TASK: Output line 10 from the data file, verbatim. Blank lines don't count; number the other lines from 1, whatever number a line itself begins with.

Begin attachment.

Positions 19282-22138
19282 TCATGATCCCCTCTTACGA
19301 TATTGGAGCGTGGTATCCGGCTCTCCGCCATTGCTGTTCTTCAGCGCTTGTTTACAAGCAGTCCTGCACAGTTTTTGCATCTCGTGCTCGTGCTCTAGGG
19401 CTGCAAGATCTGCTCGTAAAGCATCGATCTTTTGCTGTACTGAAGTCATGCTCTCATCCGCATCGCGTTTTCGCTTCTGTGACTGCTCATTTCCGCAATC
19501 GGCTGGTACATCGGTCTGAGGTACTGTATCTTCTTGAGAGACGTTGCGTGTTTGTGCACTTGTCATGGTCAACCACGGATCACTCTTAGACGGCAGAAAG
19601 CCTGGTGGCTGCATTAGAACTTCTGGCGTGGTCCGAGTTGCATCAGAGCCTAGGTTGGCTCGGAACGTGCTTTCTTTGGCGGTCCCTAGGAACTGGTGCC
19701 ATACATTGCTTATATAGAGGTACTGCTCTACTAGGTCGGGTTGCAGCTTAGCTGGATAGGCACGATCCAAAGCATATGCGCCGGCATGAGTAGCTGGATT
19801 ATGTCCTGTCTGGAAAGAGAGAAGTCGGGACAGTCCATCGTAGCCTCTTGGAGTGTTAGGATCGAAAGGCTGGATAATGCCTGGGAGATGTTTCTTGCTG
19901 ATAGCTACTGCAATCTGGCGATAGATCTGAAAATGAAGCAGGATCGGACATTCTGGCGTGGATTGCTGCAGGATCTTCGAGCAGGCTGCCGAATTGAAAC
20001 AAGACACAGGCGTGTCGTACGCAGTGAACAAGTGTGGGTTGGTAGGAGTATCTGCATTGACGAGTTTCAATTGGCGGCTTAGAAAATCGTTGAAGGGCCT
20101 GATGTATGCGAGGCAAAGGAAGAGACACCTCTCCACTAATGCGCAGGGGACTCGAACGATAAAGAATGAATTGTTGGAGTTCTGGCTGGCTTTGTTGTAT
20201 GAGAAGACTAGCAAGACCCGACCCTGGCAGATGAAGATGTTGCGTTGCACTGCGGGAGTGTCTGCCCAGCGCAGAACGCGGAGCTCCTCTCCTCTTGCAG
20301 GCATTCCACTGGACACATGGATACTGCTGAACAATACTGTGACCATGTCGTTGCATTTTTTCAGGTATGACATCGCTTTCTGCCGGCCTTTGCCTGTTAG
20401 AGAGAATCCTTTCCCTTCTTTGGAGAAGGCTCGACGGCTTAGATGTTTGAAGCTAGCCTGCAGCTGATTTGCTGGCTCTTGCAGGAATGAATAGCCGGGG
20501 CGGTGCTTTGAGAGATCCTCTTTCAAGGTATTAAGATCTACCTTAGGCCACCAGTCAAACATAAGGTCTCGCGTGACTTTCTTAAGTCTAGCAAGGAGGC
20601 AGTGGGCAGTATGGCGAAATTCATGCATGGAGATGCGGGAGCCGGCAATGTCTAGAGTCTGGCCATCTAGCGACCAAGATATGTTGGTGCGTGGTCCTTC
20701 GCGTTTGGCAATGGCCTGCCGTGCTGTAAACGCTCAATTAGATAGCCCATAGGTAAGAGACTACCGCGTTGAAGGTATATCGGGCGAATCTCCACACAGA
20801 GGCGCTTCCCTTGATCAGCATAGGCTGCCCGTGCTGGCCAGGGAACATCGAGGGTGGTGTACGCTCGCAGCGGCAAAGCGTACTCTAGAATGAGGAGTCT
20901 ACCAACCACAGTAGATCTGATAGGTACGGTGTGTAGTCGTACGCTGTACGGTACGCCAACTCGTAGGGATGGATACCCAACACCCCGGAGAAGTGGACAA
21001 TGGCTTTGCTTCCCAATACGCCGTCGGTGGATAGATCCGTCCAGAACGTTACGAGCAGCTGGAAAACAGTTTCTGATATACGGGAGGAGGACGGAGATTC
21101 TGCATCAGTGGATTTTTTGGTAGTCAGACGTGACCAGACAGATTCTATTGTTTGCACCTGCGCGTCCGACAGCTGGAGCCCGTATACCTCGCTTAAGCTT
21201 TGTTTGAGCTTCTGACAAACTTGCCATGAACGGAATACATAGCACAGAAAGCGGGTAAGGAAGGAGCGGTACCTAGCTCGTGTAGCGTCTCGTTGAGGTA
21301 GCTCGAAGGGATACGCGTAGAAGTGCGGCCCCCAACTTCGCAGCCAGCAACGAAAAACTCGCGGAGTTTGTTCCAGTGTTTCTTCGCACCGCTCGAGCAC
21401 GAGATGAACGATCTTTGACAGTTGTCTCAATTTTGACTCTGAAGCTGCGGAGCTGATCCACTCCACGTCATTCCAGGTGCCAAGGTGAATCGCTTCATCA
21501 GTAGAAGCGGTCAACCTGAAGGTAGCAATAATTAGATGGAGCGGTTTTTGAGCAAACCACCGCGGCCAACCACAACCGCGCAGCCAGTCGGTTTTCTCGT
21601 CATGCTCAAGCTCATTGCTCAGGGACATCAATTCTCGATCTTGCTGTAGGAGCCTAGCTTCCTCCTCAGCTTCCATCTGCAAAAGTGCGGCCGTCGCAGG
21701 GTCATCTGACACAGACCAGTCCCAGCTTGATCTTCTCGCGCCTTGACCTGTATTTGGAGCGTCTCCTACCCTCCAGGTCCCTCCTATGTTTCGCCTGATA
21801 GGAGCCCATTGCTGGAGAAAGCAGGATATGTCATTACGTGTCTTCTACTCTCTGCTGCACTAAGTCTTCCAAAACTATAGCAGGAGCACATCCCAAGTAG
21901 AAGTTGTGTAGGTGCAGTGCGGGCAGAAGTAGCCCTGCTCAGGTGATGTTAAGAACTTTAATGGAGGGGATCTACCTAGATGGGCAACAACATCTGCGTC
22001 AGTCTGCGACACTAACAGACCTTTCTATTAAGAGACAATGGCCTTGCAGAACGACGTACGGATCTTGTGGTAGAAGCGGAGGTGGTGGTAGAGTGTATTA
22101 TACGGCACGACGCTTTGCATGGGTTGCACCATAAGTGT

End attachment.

20001 AAGACACAGGCGTGTCGTACGCAGTGAACAAGTGTGGGTTGGTAGGAGTATCTGCATTGACGAGTTTCAATTGGCGGCTTAGAAAATCGTTGAAGGGCCT